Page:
Furthermore, users interact with the system unbeknownst to how the fair-share scheduling policy is affecting their runtime.  The side effect of a fair-share scheduler is that timing is severely affects the outcome.  Since there is no historical perspective kept to aid the scheduler to better aid the enforcement of such policy, and some users end up keep temporarily starved.


Art Sedighi

Utility of master-worker systems

For a small — very small — master-worker system, there are two players: one master and one worker.  The master is the user or the client that requires the worker to get something done, and the worker is the actual processor that does the work.

Let’s break each of these into their various state:


1. Work pending

2. Work submitted for completion

3. Work completed and results returned


1. Working

2. Work completed

3. Idle and results returned

Based on our earlier discussion around utility, we can further assign an arbitrary utility to each of these states.  We can then model the utility as a function of workload for the two participants.

 you can see that each of the states have been assigned a utility.  When the processor is working, it has the lowest utility of -1, and when it is idle, it has a highest utility of +1.  For a client, when there is work pending, the client is at its lowest utility, and when all the work has been completed, it has the highest utility.

There is an intrinsic time built into this model.  Imagine, if you will, that a given client goes from its lowest utility to its highest utility as more work is submitted and they completed.  This obviously is time dependant.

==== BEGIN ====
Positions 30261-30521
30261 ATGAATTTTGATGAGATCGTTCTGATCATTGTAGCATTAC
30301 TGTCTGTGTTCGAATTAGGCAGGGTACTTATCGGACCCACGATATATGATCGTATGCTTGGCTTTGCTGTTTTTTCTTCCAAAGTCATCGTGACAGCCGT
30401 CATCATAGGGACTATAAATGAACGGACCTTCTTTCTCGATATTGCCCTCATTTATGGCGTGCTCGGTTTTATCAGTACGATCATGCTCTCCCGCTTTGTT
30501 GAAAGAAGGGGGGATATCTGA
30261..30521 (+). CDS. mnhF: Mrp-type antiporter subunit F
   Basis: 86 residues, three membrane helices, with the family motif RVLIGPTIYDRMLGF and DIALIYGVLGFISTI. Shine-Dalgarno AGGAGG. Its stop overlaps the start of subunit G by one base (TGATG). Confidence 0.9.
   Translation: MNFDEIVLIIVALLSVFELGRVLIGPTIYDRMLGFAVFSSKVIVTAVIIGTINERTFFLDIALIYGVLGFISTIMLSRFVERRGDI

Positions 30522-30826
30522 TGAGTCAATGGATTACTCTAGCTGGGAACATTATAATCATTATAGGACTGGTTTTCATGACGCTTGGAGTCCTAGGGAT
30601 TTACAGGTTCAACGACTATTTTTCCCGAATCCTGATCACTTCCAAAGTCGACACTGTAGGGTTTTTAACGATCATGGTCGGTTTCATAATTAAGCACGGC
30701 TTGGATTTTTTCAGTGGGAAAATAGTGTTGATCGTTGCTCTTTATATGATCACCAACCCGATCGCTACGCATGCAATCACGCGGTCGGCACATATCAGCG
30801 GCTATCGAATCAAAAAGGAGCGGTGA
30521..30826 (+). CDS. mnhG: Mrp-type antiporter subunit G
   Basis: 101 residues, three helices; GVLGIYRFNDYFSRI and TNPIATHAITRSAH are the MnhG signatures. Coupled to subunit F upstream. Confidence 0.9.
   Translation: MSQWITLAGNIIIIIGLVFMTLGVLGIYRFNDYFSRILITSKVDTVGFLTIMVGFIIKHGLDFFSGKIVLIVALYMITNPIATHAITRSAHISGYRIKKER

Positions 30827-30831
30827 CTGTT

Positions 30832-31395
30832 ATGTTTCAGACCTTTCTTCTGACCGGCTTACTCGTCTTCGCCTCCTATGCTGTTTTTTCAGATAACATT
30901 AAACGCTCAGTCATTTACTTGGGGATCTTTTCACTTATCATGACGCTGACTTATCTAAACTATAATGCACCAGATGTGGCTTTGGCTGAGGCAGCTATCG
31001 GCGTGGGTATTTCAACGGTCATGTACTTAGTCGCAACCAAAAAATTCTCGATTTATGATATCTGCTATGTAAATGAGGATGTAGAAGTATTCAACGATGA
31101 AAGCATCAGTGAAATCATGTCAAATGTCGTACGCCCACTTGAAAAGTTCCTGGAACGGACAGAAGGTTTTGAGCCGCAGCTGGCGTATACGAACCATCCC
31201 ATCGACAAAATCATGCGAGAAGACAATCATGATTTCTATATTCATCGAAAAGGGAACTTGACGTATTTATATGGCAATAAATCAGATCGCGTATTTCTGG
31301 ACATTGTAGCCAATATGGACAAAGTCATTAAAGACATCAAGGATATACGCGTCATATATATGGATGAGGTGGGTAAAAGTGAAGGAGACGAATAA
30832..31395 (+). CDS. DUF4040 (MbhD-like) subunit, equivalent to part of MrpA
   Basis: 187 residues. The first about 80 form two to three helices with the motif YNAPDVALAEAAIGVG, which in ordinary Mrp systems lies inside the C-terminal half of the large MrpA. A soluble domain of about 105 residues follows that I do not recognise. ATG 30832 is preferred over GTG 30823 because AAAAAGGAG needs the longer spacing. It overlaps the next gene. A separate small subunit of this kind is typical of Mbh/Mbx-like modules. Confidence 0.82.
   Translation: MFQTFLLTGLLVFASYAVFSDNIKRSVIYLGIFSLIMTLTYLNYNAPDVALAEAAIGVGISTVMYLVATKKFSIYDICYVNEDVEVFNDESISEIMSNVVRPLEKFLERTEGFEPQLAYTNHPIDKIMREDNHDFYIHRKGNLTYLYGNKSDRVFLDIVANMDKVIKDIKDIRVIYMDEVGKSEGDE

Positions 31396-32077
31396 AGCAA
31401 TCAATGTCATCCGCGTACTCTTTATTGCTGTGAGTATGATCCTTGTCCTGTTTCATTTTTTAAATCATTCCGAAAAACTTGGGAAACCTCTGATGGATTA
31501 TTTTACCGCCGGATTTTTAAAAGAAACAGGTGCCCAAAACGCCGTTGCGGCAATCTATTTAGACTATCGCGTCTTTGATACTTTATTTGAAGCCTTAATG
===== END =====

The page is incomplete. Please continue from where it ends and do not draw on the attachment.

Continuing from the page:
The same is true for the worker; a given CPU is at its lowest when it is working but as it completes the work given to it, it will move towards a higher utility.


Art Sedighi

From the worker (CPU) perspective

In a distributed/Grid system, the worker is the “end” processor that  does the actual work.  it is the CPU that calculates the average of two numbers; it is the CPU that executes the business logic, etc…

I call this processor the “end” processor, because there could be many intermediate nodes/processors that route the work to the end node. In a graph-based architecture, the leaf node is the node that does the actual work.  All the other nodes route the work to where it belongs.  In a Grid/HPC environment, the scheduler sits in the middle and routes the jobs to the appropriate end node.  We will ignore this middle portion for the time being and focus on the end nodes.

Anyhow, this end-node is the node that does the work. Its tendency, however, is to sit idle and not do anything.  in other words, a processor wants to be idle.  From an entropy perspective, “order” is when a processor is executing proper code, and “disorder” is when the processor is idle.